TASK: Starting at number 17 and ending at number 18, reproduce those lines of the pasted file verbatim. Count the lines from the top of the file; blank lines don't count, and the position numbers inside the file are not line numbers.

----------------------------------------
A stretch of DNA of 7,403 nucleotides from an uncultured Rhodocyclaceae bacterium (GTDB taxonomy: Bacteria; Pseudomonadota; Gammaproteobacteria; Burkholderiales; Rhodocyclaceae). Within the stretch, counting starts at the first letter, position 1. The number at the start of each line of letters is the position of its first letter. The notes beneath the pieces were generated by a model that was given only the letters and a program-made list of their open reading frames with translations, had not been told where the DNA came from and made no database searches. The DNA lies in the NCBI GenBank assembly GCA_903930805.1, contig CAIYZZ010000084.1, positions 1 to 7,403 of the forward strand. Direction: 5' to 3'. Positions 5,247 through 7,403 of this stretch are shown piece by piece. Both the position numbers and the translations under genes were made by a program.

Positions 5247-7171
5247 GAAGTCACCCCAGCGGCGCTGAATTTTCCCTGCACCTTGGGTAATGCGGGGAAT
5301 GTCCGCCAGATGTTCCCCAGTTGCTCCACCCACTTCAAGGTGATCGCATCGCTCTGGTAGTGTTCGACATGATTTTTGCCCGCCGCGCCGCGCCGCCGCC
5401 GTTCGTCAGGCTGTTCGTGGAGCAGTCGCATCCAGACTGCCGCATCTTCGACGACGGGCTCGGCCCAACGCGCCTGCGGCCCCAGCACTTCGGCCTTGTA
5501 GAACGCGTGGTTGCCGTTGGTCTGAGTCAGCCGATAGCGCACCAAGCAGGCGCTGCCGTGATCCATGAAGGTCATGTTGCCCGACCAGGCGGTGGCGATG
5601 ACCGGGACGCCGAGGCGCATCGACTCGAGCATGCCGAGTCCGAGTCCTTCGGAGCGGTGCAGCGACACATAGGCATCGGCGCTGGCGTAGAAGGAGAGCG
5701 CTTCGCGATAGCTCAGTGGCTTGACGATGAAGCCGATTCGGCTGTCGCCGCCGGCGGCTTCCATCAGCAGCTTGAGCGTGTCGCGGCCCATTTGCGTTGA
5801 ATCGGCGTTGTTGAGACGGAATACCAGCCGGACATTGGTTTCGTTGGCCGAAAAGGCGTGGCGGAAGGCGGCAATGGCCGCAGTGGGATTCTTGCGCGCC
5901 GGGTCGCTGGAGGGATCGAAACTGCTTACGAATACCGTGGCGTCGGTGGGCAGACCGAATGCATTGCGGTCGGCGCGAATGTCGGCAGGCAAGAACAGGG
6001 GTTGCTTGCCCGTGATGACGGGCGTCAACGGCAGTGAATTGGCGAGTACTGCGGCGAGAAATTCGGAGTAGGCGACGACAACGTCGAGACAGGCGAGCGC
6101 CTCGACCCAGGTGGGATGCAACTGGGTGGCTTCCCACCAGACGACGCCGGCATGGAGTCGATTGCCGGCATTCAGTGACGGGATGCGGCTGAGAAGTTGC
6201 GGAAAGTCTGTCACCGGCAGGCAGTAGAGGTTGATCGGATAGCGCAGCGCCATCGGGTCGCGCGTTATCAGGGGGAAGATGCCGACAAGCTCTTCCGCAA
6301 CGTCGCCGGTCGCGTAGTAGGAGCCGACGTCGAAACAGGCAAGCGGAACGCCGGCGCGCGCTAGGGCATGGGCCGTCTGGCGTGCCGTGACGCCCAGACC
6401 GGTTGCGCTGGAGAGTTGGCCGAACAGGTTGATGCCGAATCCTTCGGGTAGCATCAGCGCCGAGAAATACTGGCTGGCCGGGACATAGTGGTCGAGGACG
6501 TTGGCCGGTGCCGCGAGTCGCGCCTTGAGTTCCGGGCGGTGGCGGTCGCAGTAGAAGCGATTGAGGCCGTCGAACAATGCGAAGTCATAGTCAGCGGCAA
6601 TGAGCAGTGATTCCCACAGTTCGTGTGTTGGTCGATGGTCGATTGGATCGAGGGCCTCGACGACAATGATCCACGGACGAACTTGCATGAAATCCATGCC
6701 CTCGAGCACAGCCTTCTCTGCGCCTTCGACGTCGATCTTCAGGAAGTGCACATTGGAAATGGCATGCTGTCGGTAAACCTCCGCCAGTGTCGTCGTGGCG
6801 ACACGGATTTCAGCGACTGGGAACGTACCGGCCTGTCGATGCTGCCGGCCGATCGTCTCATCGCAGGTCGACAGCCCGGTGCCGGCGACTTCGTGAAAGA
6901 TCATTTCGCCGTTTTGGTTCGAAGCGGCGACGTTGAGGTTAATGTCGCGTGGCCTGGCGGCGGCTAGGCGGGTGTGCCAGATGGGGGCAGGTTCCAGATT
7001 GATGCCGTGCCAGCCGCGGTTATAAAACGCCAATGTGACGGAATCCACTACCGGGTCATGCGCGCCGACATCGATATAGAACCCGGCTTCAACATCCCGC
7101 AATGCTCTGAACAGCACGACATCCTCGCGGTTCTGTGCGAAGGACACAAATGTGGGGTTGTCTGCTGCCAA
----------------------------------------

6601 TGAGCAGTGATTCCCACAGTTCGTGTGTTGGTCGATGGTCGATTGGATCGAGGGCCTCGACGACAATGATCCACGGACGAACTTGCATGAAATCCATGCC
6701 CTCGAGCACAGCCTTCTCTGCGCCTTCGACGTCGATCTTCAGGAAGTGCACATTGGAAATGGCATGCTGTCGGTAAACCTCCGCCAGTGTCGTCGTGGCG